What are the advantages and disadvantages of buying property in a trust
What are the advantages and disadvantages of buying property in a trust?
Some people buy property in a trust as opposed to buying in their personal names and there are a few reasons why this would be considered, however there are tax implications that need to be discussed with your accountant before making a decision.
Business owners, professionals and builders are particularly exposed to litigation as individuals because of the nature of their business to provide guarantees, taking on business debts or legal obligations that could result in bankruptcy and loss of personal assets.
Regardless, here are some points to consider if you are unsure if buying property in a trust is something to pursue:
Who is buying the property?
- If buying with other people, you may decide a trust structure where each buyer is a member with an allocated share each.
- If buying property as part of a business venture, buying in a trust as may be preferred as opposed to the Directors buying in their personal names.
- If it is a family home, and there are no real reasons the owners assets would be at risk, purchasing a property personal names may be suitable.
Advantages of buying in a trust:
- You, as an individual, are removed from the asset if legal action eventuates.
- In a trust, a creditor pursuing a family member or trustee company for a debt cannot lay claim to the trust assets.
- It allows the income to be distributed as desired amongst trust members.
- The trust can be passed onto the next appointor within the trust without having to be sold or transferred and no stamp duty taxes.
Disadvantages of buying in a trust:
- There are additional costs to set up, operate and maintain the trust (e.g. larger tax return expense than personal tax returns).
- Land tax thresholds differ to that of holding property in a personal name, so land tax may be applicable from day one depending on state, trust type etc.
- There can be tax implications on the capital gains tax exemption.
- A trust cannot distribute a loss on an investment property, so no tax deduction on your personal tax return.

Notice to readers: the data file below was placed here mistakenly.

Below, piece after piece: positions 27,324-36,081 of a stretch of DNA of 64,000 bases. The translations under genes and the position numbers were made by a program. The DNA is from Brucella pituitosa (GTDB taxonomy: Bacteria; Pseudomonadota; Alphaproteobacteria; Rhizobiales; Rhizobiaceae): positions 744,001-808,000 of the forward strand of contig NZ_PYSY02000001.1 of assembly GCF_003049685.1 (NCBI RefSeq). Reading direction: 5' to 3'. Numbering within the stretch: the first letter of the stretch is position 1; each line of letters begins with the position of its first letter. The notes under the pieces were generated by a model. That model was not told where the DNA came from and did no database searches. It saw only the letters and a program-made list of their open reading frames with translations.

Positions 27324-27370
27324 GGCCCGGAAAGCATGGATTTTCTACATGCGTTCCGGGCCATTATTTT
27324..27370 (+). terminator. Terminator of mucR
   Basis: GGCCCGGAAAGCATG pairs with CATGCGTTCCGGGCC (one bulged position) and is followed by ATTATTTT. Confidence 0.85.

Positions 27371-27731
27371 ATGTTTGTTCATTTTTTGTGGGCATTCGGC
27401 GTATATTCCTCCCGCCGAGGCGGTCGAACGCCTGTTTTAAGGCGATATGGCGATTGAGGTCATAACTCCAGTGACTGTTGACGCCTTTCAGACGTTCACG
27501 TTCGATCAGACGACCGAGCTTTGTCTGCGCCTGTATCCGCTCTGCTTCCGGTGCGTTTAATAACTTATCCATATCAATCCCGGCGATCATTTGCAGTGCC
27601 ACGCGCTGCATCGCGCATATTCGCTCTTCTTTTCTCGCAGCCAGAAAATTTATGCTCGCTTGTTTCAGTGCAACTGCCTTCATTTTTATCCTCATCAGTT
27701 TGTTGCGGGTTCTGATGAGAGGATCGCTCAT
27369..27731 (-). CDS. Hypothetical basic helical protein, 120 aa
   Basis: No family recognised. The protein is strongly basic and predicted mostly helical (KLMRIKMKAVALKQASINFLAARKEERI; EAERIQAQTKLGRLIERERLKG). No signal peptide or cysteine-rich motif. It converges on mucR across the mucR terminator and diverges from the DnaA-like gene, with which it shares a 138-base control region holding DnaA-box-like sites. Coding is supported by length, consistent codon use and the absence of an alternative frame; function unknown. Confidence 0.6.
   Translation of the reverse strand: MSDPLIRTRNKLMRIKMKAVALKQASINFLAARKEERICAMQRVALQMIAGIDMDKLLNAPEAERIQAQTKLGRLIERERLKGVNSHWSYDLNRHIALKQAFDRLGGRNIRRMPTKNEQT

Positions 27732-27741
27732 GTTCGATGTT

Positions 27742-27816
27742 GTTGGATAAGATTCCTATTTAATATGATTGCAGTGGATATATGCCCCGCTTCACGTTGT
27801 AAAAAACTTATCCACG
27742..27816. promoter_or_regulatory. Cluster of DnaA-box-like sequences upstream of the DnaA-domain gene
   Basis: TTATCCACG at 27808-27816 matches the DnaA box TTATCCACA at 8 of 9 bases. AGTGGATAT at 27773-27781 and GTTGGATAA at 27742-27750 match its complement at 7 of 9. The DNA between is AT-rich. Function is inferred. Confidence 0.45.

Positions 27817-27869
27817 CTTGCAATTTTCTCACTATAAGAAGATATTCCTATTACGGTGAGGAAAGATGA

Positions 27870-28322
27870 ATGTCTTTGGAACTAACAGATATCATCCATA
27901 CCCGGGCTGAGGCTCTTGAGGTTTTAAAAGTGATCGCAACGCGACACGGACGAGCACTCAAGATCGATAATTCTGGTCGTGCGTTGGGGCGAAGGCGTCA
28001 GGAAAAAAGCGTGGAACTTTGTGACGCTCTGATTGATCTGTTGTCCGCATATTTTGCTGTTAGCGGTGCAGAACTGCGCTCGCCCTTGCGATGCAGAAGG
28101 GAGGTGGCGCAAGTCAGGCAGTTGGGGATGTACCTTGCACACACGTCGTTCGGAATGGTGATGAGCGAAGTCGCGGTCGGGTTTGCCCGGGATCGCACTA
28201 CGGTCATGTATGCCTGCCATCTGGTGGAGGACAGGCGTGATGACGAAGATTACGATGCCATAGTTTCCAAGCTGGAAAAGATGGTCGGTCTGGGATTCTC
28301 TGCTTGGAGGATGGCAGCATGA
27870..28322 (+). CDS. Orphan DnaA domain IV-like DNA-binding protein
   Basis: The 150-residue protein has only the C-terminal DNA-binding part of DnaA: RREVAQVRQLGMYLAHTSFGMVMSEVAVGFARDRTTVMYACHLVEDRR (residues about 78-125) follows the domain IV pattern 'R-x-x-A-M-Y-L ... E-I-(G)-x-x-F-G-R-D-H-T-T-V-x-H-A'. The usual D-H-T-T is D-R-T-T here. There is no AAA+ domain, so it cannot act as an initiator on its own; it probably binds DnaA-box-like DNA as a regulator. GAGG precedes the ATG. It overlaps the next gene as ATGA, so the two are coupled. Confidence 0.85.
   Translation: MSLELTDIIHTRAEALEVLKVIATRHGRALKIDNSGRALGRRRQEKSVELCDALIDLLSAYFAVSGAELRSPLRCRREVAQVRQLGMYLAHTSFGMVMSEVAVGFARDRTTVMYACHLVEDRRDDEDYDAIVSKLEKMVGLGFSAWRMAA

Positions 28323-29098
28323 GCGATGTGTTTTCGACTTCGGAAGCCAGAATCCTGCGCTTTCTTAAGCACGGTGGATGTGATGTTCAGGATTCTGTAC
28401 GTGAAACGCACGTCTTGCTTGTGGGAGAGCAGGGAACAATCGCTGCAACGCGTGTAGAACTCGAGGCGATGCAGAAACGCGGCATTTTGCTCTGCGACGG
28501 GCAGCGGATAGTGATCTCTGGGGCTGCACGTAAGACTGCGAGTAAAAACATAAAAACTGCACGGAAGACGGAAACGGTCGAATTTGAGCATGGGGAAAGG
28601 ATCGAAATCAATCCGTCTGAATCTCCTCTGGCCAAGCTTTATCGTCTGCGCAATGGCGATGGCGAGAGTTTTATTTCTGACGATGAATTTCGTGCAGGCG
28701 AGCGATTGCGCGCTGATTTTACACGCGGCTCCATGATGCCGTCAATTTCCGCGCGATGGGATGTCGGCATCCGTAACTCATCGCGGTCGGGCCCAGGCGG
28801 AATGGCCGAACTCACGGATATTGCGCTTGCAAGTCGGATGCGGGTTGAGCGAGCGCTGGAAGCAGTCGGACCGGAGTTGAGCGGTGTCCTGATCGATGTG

- To transfer a property into an individuals name (e.g. inheritance or change of structure), stamp duty will be applicable.
- You may need to contribute higher capital into the trust for finance approval (e.g. lenders may require a lower LVR such as 70%).
- Concessions and grants are generally not applicable.
Advantages of buying in personal names:
- If you are eligible for investment property tax deductions, you can see the benefits annually.
- Losses on the investment property can be claimed annually.
- More options for finance and generally higher LVR’s up to 95%.
- Capital Gains Tax exemptions may be available.
- There is no land tax payable on an owner occupier property (unless it falls under premium property land value).
- First home buyer and stamp duty concessions may be applicable.
- An owner occupied house can be passed onto a spouse or beneficiaries without stamp duty if the owner passes away.
We hope this information was helpful to explain some of the different advantages and disadvantages to buying property in a trust compared to a busing property in personal names.
The way that you structure the purchase of a property can have significant financial implications, it’s important to get it right upfront.
Please note that this is not legal or tax advice and it is always recommended people speak with a licenced professional before they make any decision to purchase property.